Sammy Uyama: Wow. Goodness, gracious. The thing just goes to show why we wanted you. You are a super couple. I mean, it’s like how many people can do all those things that you just described? Have, at the same time, take care of your parents, very difficult. And having babies and working and take care of others you know. Already so many things going on in your life. You’re like, no, we’re not gonna stop that. We’re gonna take on other people’s problems and the things they’ve got going on in their lives and help them to. And, and a keyword, one of the keywords, I kept hearing again, and again, with everything you just said was ‘we are’. And it just goes to show the, like, the togetherness that you have in everything that you do, right? And, and that is remarkable. There’s no like, “Yeah, I was doing this. And then she was doing that, at the time.” Everything you did, you did together. Which is, I mean, it’s really hard to do. Everyone wants to see that. You know, their mom and their dad holding hands in the park and as being in love with each other and just want to do everything together.
Jario: Ah. Yeah. I feel really blessed because I’m, I’m more than one that’s like, I guess you can say that dependent person. As he likes, he would love to just go on our long walk, right? Whereas I’m, I’m the one that always wants to just be with people. And I’m glad you want to be with me almost all day, every day working. But it’s also something I feel like we wanted to convey to our kids and also as a church. Like, one thing we’ve, since we started ministry was always like, we pastor as a couple. Because we’re a family church, marriage is the most important thing. The blessing is our highest value. And we wanted to model that, you know. It didn’t want to be like, you know, men are just doing something or women are just doing something but no couples. And we have our strengths and our weaknesses. And we work together and I think we’re just really adamant to show that model to the rest of the world. Hmm.
Sammy Uyama: Wow. I think everyone listening, they hear you guys share and they absolutely think, “Oh, that’s exactly what I want. That kind of relationship, right?” And so that’s what you know, that’s what, I guess that’s what we can offer people. We’ll dive into what makes you guys tick and, and how you created relation that you have. But I did want to, I was curious about. I want to follow up with one thing before we dive into that. It’s like you guys, you know really are a great relationship together. Sounds like you love your kids’ life. Such a fantastic relationship with your children. You could just have no built a nice family. And I’m sure I’ve been very happy like that and being a part of a community. And I’m just really just, I’m itching to know like, what is it that is his drive, that drives you to, again and again, to expand beyond yourselves and really be givers to your community rather than just a part of it?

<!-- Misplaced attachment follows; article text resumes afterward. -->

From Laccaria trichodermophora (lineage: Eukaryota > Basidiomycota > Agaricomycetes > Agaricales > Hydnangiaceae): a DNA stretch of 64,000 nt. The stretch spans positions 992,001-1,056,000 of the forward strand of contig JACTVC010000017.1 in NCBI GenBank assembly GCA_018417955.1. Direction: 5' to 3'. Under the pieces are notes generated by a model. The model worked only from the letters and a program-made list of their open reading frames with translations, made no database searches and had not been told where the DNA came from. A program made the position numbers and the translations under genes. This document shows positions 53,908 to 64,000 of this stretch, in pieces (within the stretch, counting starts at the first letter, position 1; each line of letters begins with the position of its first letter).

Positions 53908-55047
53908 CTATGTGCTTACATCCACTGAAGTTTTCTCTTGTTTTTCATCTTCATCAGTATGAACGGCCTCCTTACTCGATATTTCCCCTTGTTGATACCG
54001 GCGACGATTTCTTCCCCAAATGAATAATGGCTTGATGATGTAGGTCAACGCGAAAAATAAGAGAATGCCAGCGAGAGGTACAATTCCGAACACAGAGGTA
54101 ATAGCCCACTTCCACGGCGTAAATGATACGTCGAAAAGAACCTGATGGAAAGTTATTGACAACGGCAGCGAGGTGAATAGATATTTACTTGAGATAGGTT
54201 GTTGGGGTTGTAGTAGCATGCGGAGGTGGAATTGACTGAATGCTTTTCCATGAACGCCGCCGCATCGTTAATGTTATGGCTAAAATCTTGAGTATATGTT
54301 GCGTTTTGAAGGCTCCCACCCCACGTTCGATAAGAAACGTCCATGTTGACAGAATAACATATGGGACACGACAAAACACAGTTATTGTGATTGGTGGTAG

Jario: I think it’s hard to say. Like I feel like it is so much just a part of who we are. And you know, we all have different like callings in life and passions and the ways we, you know, bring joy to others or use our talents. And uh, yeah, I guess we, we truly enjoy it. Like we just, we also enjoy, I don’t want to say the thrill but honestly ministering is a little bit almost like the small business. Like it’s, it’s a lot of work and I’m just seeing where it can go or it could be. And seeing all that potential that could be there, I think is like, also drives us a lot. Um, for me, my parents were definitely a big inspiration. They always did a mission together. And my dad started the church in France, the Unification Church in France. And he planted seven churches there in four years. Well, seven years, I guess. But, yeah, so that was always like an inspiration to me. And something that I guess, I inherited, or also want to continue for them, in a sense, like, what they started. Um, but. Yeah. I mean, I think we’re both very blessed that our parents both had healthy relationships. You know, I definitely had my ups and downs. My rebellious time in my junior high in high school times, but I felt like, through it all, I did receive a lot of love from my parents. And, and so I wanted to pursue that myself. And one of the things I was very heartbreaking, I guess, when we were doing youth ministry was finding out the reality of so many of my friends and the kids. I was working with. Their situations, their parents, marriages, or you know, their upbringing, and, and just this world around us, you know. I mean, I, it drives me crazy. It breaks my heart to see friends that I grew up with that have brokenness in their life. That, you know, don’t feel like they have a place to land. They don’t feel like they have someone that can help them through a difficult situation, or, you know, they hear stories and so on getting a divorce. And the first time you hear about it is when they’re signing the papers and you’re like, wow, I wish you would have had a community, a place, someone that you could have talked to you before you felt like there was nothing left, you know. I wish some of these kids that, you know, can’t get out of drug addiction, or, you know, can’t get out of whatever pain and mistakes that have happened in their life. And they don’t feel like there’s a place to grow. I, it breaks my heart that they don’t feel like they have that. And so for us, we really wanted to create that kind of community. I remember early on, like, we were talking with one of our someone that was helping out a camp and she said, “You know, I really like what you guys have. It’s just too bad, I’ll never have it.” And I was like, man, it just broke me. Like, that people don’t feel like they can have the grace of God, and that love, and be rebuilt. And, you know, we all want to love. We want that and I want that for my kids. I want that for my families, my friends. But the pathway there is really challenging. And so I guess, we feel blessed. And we feel like if we can be some part of someone getting to their heart mended, their relationships fixed. Finding a way that there can be hope for marriage, for true love, that it’s a reality that an option for all of us that we want to be a part of that. Yeah. And it’s such an honor to, you know, to get to be one of the first people when a baby is born before COVID, right? And to go and pray over their baby, or preside over marriages, or things like that. I mean, that’s just such an honor to be able to be a part of that in people’s lives.